1.31 Project Scale

Below we see two mutually exclusive projects, one of which requires greater investment and thus also, as it were, produces annual higher FCFs, – and NPV. The other has a smaller investment, but higher FCFs relative to the outlay – and a higher IRR. Put differently, the outlay for “A” is 50% higher than for “B,” the smaller project. However, the FCFs for “A” are only about 43% greater than for “B.”

We will use 10% as the discount rate for the NPV calculation. Note the conflict between the two indicated rules of thumb as below.

Year FCF Project A FCF Project B
0 ($3,000) ($2,000)
1 1,000 700
2 1,000 700
3 1,000 700
4 1,000 700
5 1,000 700
NPV $790.80 $653.55
IRR 19.86% 22.11%
PI 1.26 1.32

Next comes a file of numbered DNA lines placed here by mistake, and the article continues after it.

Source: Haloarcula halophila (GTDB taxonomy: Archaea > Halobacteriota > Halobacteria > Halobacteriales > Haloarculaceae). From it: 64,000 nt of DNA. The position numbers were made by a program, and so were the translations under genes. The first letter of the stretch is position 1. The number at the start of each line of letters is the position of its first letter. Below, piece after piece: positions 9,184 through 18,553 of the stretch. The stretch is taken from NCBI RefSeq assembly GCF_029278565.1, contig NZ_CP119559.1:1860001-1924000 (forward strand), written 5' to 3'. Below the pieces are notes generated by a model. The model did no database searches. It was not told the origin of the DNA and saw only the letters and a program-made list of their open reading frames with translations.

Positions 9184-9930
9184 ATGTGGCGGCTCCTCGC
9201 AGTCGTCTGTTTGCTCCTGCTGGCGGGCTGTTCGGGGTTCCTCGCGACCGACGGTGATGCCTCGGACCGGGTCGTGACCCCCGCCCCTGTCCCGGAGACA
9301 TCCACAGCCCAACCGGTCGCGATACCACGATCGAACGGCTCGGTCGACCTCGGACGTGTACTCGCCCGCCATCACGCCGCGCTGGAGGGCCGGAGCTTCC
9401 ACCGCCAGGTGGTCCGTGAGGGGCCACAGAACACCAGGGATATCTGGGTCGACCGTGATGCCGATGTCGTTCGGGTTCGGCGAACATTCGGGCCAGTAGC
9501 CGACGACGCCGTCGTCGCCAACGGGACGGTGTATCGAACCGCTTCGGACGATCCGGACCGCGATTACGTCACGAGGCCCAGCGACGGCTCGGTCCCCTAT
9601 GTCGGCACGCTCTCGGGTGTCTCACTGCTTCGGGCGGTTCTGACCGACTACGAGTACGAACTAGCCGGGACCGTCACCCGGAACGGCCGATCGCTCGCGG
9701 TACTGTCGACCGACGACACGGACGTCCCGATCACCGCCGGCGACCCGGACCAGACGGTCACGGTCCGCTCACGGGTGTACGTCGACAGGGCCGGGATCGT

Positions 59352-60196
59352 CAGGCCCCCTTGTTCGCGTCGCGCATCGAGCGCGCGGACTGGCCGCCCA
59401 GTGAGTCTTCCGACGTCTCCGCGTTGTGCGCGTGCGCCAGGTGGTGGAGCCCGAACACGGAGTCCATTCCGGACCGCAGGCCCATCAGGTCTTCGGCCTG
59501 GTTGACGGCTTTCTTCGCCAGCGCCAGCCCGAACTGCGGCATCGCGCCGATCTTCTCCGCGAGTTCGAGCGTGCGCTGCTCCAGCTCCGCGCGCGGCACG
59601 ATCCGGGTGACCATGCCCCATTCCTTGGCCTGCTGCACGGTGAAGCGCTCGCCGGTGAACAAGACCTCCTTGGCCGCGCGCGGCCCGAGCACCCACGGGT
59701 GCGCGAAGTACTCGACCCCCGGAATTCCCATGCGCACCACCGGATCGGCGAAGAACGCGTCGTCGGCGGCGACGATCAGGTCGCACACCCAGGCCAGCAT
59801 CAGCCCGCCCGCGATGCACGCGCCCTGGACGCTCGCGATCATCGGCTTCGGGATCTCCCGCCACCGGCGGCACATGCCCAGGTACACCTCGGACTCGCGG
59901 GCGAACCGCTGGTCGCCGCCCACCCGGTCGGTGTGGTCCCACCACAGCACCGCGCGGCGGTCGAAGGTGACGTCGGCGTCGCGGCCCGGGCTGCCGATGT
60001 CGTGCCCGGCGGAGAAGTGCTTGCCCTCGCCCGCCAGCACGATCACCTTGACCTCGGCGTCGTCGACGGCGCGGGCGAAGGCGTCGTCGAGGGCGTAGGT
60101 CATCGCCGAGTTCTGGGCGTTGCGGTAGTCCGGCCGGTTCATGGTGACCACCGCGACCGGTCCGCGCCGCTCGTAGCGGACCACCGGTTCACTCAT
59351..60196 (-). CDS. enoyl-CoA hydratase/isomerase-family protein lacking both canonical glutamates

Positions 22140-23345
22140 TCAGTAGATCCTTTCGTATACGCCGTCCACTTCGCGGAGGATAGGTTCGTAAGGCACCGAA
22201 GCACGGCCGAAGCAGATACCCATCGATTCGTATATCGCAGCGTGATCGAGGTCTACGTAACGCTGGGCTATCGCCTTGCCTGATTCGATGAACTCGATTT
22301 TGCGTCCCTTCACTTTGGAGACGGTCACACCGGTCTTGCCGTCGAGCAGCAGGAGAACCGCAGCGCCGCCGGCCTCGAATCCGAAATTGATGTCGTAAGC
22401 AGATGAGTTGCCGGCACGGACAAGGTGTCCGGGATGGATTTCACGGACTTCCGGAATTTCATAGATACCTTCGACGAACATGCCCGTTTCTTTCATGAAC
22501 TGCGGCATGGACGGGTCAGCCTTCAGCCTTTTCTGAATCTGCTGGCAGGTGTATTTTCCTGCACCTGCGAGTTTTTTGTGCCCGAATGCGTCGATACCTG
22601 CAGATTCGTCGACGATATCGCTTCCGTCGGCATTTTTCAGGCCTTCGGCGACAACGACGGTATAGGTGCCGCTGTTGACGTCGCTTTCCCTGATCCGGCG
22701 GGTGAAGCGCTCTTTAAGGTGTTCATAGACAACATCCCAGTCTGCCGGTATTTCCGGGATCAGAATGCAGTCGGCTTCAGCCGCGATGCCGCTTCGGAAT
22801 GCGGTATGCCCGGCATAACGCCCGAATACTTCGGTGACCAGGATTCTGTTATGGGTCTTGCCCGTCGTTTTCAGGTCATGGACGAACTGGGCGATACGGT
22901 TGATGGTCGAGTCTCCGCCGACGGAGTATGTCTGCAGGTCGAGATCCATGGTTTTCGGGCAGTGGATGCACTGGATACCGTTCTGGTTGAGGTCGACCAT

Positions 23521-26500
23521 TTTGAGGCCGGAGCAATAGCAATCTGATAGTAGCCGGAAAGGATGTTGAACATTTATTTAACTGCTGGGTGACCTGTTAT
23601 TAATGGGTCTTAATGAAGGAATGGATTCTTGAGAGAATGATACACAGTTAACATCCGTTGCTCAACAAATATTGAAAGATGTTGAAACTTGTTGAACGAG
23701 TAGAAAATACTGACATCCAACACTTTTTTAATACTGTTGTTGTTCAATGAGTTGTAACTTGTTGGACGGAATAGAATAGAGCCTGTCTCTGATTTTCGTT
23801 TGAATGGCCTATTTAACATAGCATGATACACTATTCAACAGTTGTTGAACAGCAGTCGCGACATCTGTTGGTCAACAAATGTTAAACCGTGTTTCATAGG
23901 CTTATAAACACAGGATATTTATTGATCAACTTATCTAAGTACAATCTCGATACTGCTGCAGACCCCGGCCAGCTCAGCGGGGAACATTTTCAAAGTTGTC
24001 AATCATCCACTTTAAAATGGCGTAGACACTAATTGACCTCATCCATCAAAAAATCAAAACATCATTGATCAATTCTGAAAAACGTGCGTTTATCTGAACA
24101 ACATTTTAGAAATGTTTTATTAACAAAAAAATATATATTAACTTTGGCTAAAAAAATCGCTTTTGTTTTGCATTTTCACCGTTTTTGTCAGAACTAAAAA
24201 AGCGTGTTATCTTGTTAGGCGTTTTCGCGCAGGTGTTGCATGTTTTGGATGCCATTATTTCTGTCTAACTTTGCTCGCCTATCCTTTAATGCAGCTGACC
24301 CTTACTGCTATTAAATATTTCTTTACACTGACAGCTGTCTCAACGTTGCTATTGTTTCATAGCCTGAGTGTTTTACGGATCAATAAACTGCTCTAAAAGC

IRR and PI say accept “B,” while NPV says accept “A.”

The IRR is a measure of return, while the NPV provides a measure of the expected dollar increase in wealth. The NPV is largely affected by scale. The IRR and PI will yield consistent results with one another; these methods are more affected by inflows relative to outflows.

What should the company do?


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Corporate Finance Copyright © 2023 by Kenneth S. Bigel is licensed under a Creative Commons Attribution 4.0 International License, except where otherwise noted.

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